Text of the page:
Election fever hots up today as it is now only one day until the National Elections on Sunday. Yesterday was the last day of campaigning. People today are taking down posters.
The British Embassy sent a letter to me about 2 months ago advising to keep away from political rallies etc but I have heard nothing since –Its existence is not even on its website.... Filipino colleagues on the other hand have been issued with a special ID number, have been told to keep their passports on them at all times and have packed emergency bags on Embassy advice in case they have to leave the country in a hurry. Nice to see the UK government is taking care of me.
I am little hazy as to where my passport is, have not prepared a bag and have little recollection as to who my insurance company is.... ummm.
Hun Sen, the present Prime Minister, and his party are pretty much bound to succeed. If they lose it will be chaos... but the likelihood of that happening is slim to say the least.
Things outside look/sound normal at the moment I can hear the click sound of the shuttlecock being kicked from one security guard to the other. Every male with time on their hands here appears to love the game commonly known as “keepie-upie” – Obviously, a ball being kept up in the air.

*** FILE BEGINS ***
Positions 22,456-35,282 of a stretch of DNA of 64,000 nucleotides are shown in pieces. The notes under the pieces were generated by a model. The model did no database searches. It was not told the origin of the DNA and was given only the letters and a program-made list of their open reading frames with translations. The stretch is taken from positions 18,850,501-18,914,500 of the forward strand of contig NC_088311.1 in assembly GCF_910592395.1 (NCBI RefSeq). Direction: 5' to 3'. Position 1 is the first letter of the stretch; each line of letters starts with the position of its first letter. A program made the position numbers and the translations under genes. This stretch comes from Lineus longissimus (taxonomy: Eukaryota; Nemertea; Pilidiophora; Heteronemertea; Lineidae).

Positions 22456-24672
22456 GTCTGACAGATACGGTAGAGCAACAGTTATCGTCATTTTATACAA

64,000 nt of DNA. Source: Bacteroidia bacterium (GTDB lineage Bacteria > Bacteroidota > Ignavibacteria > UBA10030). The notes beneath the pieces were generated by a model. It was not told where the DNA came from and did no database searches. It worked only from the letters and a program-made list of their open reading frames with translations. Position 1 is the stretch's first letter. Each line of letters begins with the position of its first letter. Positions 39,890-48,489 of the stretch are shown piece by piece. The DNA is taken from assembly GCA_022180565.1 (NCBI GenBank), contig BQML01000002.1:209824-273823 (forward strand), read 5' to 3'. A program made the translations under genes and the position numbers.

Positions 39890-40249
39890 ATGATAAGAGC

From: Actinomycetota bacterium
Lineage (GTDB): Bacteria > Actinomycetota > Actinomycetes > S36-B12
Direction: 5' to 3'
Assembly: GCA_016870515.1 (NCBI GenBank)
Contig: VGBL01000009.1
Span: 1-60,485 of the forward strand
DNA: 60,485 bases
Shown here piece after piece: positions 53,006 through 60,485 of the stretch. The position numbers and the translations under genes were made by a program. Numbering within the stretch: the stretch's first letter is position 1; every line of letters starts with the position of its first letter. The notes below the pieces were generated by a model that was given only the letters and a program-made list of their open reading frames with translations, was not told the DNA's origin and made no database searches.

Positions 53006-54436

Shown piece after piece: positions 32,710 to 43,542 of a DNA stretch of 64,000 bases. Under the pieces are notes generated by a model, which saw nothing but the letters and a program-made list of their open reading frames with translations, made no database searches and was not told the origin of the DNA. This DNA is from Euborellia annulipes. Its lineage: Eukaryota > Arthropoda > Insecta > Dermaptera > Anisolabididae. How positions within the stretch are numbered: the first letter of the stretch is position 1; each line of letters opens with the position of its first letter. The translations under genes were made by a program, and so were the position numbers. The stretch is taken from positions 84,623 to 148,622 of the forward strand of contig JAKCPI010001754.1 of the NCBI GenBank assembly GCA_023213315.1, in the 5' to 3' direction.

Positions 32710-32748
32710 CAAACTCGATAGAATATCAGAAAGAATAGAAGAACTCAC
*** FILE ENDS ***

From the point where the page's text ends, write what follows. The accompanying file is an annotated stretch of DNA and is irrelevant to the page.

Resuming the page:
In Cambodia a group of males form a circle and kick about a shuttlecock and do it for hours. The sound it makes is part of daily life as is the sound of the call of the guys who come past with their recycling carts - a persistent squeak (think dog/baby toy sound created from a old washing up bottle and some sort of squeaky device!). I think that they practice so much they can go to the riverside and join the elite squad of “Sigh” teams (Khmer for keepie-upie) who get massive crowds watching them each night.
These “sigh” teams are probably given a higher social status here than the Cambodian Olympic team which consists of 4 men. Recently there was an article in the local newspaper explaining how they could not really afford trainers because the government was not helping them and their wage is only $50. Barely enough to survive let alone buy elite sports kit and pretty tough when your sport is long distance running. I think a large international bank stepped in and after the media focus the government has give an “appropriate” bonus of $600. You can see more at: http://news.bbc.co.uk/2/hi/asia-pacific/7493076.stm It tells of one athletes problems in training – sleeping at the crumbling stadium here in a dormitory, having to train with other Cambodians “exercising” on the running track (invariably women in pyjamas – speed walking at a slow speed) and having to train on the roads (one is a marathon runner) in a country where drivers have no problem running you over and leaving you on the road for dead....
BBC picture of the Olympic hopeful in his dormitory